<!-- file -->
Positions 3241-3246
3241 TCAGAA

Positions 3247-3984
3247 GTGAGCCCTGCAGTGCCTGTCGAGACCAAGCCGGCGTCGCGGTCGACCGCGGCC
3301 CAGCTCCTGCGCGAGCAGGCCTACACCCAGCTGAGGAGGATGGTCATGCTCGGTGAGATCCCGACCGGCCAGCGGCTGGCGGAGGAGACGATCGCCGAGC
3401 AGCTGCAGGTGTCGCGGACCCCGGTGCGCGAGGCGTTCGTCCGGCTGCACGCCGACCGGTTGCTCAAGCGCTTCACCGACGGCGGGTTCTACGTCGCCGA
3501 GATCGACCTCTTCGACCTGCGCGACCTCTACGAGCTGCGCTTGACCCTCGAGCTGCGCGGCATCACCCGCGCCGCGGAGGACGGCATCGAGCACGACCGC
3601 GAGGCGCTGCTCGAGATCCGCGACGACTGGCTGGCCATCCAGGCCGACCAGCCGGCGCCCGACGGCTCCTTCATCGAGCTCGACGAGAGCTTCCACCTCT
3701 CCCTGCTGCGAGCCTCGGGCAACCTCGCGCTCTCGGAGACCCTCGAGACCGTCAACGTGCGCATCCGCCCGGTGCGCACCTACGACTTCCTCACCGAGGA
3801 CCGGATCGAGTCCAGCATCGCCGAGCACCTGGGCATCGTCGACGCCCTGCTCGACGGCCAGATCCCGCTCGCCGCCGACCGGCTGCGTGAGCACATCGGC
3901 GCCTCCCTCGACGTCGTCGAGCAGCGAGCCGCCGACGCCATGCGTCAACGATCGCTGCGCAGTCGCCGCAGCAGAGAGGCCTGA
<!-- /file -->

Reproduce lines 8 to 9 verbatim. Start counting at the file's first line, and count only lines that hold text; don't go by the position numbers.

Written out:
3601 GAGGCGCTGCTCGAGATCCGCGACGACTGGCTGGCCATCCAGGCCGACCAGCCGGCGCCCGACGGCTCCTTCATCGAGCTCGACGAGAGCTTCCACCTCT
3701 CCCTGCTGCGAGCCTCGGGCAACCTCGCGCTCTCGGAGACCCTCGAGACCGTCAACGTGCGCATCCGCCCGGTGCGCACCTACGACTTCCTCACCGAGGA